They are nifty little dev boards, as you can pretend to be a variety of different devices, but the real benefit in my mind is the ease at which you can use the solder pads to build a device and connect it to usb. YOu can dump roms.
The teensy 3.0 is a 32 bit arm processor and has extra ram and flash memory, which is certainly an improvement over the 8 bit avr processor... that said the teensy 2.0 or 2.0++ might be better if you have arduino experience. Both are great boards to play around with, and I expect lots more exploits based around pretending to be various usb devices.
Interesting hack, somewhat relieved to see that a) it's for OS X, and b) it just leverages a poor design/trade-off between security and convenience on that platform.
I suppose this kind of stuff is a good reason to disable sudo-session caching (or whatever it's called) and demand an OTP for elevating privileges [on Linux].
Looks like windows supports OTP, but only with a dedicated server handling the authentication -- does anyone know if there's an easy way to demand OTP for UAC elevation to local admin on a stand-alone windows 8.1 workstation?
[edit: for Linux/freeBSD the libpam-oath package/toolkit can be used to enable TOTP (Time Based One-time Passwords) that are compatible with Google Authenticator -- there are a lot of tutorials on how to use it with openssh (and with the new ability to demand a set of authentication methods, how to demand eg: both ssh-key and a TOTP). With a little familiarity with pam, it's easy to set up for demanding OTP for sudo. AFAIK OS X also supports pam -- but if the gui allows the system to be backdoored, there's not much point...]
Still, you should be locking the screen if you leave your device unattended. The only things OTP guards against in a physical access scenario are hardware keyloggers and shoulder-surfing, neither of which were part of this attack.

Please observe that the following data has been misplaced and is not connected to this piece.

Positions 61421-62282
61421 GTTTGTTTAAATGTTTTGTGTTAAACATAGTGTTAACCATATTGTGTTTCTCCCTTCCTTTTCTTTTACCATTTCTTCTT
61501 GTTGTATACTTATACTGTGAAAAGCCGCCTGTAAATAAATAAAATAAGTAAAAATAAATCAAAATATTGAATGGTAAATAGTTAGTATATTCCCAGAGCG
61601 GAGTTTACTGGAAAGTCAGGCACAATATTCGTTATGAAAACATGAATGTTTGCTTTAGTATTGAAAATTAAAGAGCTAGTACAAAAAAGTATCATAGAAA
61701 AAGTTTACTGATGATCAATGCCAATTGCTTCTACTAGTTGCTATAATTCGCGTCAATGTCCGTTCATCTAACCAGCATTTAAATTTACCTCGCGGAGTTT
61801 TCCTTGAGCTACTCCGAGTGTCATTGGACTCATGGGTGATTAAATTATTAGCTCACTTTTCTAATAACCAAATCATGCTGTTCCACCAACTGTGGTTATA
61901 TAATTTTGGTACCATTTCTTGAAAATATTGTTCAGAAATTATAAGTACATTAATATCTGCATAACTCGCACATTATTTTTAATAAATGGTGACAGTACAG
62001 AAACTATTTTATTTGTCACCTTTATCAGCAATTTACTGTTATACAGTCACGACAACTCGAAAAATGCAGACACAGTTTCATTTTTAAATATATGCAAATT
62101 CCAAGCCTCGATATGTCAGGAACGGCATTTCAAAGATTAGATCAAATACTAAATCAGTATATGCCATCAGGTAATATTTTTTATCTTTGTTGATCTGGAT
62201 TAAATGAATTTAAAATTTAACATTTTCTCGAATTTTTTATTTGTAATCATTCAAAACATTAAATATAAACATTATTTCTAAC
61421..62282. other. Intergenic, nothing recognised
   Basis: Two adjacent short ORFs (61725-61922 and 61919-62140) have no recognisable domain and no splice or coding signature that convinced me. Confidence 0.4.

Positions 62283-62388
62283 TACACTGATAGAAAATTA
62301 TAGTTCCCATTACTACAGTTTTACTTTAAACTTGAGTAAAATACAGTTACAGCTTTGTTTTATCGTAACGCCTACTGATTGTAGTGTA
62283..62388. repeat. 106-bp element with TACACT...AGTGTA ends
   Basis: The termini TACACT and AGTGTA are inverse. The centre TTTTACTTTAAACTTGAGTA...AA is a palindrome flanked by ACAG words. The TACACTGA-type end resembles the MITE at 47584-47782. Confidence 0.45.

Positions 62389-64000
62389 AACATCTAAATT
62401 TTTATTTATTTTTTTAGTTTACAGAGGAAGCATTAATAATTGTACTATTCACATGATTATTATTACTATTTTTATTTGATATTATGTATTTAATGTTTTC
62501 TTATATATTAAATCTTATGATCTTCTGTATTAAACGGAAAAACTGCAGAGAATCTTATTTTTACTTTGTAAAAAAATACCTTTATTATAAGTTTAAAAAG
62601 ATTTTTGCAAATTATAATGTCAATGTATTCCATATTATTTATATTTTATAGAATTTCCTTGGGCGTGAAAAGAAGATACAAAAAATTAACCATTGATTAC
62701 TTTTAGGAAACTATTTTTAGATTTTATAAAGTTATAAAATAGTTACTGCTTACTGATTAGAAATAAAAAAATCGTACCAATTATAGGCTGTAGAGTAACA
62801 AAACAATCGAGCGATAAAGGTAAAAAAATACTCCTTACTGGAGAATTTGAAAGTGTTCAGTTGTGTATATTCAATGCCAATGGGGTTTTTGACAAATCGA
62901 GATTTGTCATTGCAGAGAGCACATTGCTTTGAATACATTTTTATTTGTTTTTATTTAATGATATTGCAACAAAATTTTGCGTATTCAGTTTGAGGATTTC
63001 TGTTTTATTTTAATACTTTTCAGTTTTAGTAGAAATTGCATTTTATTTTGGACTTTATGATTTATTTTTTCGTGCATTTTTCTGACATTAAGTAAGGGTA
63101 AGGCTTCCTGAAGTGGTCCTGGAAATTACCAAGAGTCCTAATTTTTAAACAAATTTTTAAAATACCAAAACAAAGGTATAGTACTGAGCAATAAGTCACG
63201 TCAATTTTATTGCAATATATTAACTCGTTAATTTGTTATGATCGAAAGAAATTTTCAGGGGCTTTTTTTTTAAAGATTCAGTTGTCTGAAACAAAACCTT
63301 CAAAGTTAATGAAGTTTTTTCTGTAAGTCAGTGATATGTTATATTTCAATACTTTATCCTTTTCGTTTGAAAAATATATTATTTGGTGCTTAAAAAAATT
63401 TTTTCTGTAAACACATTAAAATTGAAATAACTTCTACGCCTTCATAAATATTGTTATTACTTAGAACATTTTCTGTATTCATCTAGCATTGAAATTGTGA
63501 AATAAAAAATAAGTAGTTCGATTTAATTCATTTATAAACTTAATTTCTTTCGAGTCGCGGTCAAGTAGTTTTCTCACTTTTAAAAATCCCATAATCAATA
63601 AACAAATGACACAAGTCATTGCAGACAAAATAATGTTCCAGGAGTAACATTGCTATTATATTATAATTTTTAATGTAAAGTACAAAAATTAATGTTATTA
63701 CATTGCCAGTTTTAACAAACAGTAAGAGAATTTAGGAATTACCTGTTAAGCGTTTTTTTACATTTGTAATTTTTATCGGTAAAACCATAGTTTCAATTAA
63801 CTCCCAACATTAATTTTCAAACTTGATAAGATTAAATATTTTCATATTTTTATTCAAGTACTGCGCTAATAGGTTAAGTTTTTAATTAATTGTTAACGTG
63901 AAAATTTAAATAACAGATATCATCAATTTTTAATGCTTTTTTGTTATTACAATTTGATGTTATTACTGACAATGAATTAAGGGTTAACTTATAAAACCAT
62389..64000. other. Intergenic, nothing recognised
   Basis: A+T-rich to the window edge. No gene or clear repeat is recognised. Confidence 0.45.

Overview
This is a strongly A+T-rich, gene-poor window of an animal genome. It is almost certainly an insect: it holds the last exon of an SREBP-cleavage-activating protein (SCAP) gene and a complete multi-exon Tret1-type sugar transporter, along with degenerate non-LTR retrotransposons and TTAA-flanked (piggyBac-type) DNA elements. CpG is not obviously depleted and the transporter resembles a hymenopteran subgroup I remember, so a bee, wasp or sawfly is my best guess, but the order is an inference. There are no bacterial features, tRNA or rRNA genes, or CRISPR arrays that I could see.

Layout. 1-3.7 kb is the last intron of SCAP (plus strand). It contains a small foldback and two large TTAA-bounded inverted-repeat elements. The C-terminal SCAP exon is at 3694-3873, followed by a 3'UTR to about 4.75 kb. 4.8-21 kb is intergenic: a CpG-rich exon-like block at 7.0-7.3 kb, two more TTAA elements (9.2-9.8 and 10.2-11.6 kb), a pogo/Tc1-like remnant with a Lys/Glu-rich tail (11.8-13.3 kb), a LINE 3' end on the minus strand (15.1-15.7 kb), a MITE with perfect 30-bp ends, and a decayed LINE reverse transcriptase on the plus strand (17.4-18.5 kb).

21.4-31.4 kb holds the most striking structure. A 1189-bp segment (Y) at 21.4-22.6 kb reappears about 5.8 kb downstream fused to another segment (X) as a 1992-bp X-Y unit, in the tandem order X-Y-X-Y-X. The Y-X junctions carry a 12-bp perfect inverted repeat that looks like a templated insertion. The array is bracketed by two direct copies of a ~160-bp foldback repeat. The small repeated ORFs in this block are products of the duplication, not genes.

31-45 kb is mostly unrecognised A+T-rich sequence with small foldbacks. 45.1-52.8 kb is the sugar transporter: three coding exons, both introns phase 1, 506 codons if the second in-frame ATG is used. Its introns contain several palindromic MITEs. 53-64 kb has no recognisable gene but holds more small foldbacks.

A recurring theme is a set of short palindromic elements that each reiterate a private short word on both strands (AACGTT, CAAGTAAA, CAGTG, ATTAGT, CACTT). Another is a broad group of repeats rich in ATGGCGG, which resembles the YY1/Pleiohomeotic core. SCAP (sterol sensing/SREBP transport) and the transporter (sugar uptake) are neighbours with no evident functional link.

😉 Just kidding, mostly.
Well, yes. But in the case of bsd/Linux, if your user is in the sudo group/file -- requiring OTP on privilege escalation would help. While in many common configurations, when sudo is set to prompt for a password, it'll also cache that for a certain period.
If* you could make window UAC ask for an OTP (or password) rather than just accept a click on OK, it would also help in this scenario. Note that OTP for every UAC prompt would probably be quite annoying even in windows 8 -- but possibly more manageable than typing in a (secure) password.
But since Teensy is a different beast, maybe there could be some new neat things you could do with it.
I can't recall the URL and Google-fu is failing me right now, though.
In my example, we interestingly see how by default, OS X does not require additional permissions in this unique scenario. Crazy!
The exploits that could lead to privilege escalation are a different matter (imo they should be fixed).
This hack is very relevent for personal computers, where the user account (in windows i.e.) is an admin and plugging in a USB device does not seem as dangerous as you demonstrated it is.
But I was more thinking about corporate computer systems where such an exploit should only last one session (except for privilege escalation, as OP mentioned).